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Last edited by paratactical on Wed Feb 13, 2013 9:09 pm, edited 1 time in total.

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MC Southstar
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Re: How do you all feel about Biglaw?

Postby MC Southstar » Fri May 07, 2010 10:51 am

Pearalegal wrote:
MC Southstar wrote:I have a feeling a lot of the naysayers are people who have never had a real job before and are just spoiled schoolchildren, probably coasted through an easy lib arts major too.


Back off. My double anthropology and creative writing degree allows me to watch people and then write a poem about them like a BEAST.


I live among humans and write and perform poetry about them without a degree.

hth

Pearalegal
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Re: How do you all feel about Biglaw?

Postby Pearalegal » Fri May 07, 2010 10:53 am

motiontodismiss wrote:American Biglaw expects 2000+ billables. At 2/3 efficiency that's 3000 hours/year. With 2 weeks' worth of government holidays, and 4 weeks of vacation, that's 66 hours a week, a little more than 13 hours a day working M-F.



So you work 7am to 6pm M-F and then A few saturdays. Home in time to make dinner for the kids and watch some bad sitcoms.

Though show me a young associate who takes 4 weeks of vacation, and I'll show you a young associate who doesn't care about getting ahead in the firm.

Which is not a bad thing, for godsake. Most jobs start you out on a week of vacation a year if that.

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Duralex
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Re: How do you all feel about Biglaw?

Postby Duralex » Fri May 07, 2010 10:53 am

My take on this is that you should try for it if it appeals to you, and get those loans paid off as quickly as possible, but don't bet/plan on staying there forever. It's bad to get passed over, stick around too long, and wind up figuring out that the first job you got out of school is going to be the best one you'll ever get.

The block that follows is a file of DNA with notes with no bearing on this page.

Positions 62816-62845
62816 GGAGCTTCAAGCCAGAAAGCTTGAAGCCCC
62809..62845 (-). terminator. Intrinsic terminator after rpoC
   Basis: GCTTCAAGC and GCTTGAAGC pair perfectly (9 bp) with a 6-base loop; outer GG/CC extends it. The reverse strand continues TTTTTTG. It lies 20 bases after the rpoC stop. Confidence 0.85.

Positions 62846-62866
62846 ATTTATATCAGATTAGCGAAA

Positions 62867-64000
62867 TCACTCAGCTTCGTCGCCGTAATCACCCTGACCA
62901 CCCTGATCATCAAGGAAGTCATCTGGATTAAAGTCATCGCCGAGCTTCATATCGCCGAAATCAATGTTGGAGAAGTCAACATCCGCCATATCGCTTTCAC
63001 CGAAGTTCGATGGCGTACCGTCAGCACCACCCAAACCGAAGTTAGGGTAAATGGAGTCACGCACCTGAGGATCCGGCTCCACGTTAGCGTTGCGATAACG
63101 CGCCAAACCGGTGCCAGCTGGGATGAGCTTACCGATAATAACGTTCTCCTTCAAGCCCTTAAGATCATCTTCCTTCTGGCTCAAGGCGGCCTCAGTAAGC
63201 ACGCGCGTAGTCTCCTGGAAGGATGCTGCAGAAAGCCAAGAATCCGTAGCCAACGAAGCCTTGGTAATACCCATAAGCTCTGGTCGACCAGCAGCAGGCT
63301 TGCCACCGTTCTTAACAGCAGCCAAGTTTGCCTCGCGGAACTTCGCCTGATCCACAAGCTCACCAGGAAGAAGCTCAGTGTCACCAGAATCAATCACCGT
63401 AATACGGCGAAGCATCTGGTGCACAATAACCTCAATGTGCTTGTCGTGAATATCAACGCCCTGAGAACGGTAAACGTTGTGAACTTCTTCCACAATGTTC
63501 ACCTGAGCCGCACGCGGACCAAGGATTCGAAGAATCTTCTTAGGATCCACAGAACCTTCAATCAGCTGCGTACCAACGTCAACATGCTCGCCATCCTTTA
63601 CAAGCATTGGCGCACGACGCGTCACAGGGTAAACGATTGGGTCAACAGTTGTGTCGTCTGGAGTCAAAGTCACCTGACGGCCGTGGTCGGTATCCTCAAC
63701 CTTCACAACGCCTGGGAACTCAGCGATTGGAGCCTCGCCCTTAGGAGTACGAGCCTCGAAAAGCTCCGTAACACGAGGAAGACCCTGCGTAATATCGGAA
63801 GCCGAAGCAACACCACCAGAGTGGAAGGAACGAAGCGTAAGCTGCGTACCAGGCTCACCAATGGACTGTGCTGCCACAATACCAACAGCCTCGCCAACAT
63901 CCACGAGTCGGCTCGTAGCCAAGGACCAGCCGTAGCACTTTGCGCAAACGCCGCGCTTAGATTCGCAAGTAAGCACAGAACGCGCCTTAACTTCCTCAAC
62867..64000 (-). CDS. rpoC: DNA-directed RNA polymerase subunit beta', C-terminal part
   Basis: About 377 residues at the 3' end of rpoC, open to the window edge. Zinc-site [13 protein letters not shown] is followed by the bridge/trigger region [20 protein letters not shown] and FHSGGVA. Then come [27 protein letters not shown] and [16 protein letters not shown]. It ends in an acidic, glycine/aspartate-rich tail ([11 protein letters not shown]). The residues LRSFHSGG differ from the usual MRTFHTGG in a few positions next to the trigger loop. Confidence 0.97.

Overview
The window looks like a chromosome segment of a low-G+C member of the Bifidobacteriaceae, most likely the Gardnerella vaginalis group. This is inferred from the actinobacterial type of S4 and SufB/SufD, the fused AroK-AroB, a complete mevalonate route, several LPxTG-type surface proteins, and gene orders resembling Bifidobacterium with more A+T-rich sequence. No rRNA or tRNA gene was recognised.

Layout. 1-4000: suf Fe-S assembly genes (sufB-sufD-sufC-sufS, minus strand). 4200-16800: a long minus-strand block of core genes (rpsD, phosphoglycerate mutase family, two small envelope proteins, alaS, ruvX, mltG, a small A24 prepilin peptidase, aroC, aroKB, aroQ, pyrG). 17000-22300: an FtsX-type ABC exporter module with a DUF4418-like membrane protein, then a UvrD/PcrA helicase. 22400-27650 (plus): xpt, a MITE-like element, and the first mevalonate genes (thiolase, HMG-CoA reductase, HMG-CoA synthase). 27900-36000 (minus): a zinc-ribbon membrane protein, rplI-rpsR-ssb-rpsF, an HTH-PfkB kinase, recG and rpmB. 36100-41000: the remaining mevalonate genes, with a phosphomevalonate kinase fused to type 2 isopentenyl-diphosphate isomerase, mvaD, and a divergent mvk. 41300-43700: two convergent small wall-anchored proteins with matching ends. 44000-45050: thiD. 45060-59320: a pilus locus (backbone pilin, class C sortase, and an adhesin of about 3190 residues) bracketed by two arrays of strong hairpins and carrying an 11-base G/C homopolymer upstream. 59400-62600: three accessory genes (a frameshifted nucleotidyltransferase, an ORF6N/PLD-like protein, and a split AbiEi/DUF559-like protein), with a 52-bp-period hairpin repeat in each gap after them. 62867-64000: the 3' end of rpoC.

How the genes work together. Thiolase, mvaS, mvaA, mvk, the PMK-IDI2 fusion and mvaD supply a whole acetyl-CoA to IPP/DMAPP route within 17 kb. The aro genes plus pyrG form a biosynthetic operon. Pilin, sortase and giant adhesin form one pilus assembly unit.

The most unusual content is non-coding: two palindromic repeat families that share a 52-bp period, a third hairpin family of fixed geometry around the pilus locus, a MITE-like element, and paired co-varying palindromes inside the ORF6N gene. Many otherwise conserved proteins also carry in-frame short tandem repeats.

Last edited by Duralex on Fri May 07, 2010 10:55 am, edited 1 time in total.

Pearalegal
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Re: How do you all feel about Biglaw?

Postby Pearalegal » Fri May 07, 2010 10:53 am

MC Southstar wrote:
Pearalegal wrote:
MC Southstar wrote:I have a feeling a lot of the naysayers are people who have never had a real job before and are just spoiled schoolchildren, probably coasted through an easy lib arts major too.


Back off. My double anthropology and creative writing degree allows me to watch people and then write a poem about them like a BEAST.


I live among humans and write and perform poetry about them without a degree.

hth


I'm jealous. That means you can go to the anthropology/creative writing Olympics. As a professional, I had to say goodbye to that dream years ago.

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MC Southstar
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Re: How do you all feel about Biglaw?

Postby MC Southstar » Fri May 07, 2010 10:56 am

Pearalegal wrote:I'm jealous. That means you can go to the anthropology/creative writing Olympics. As a professional, I had to say goodbye to that dream years ago.


Aww.. we can go into a smokey basement and play bongos together one day though. Call me.

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OperaSoprano
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Re: How do you all feel about Biglaw?

Postby OperaSoprano » Fri May 07, 2010 10:57 am

I have a classmate who paralegaled both in NYC and in DC, and she says there is a gigantic difference. She claims DC is an epic, epic quality of life win. I debated the merits of arguing with her, but I have only ever visited DC, so I doubted I could do so effectively. She seemed to think I should consider leaving New York at graduation.

Pearalegal
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Re: How do you all feel about Biglaw?

Postby Pearalegal » Fri May 07, 2010 10:59 am

OperaSoprano wrote:I have a classmate who paralegaled both in NYC and in DC, and she says there is a gigantic difference. She claims DC is an epic, epic quality of life win. I debated the merits of arguing with her, but I have only ever visited DC, so I doubted I could do so effectively. She seemed to think I should consider leaving New York at graduation.


A lot of this stems from DC biglaw being very involved with government work, which shuts down at 5 pm every effing day. And do not even TRY to think about extending that.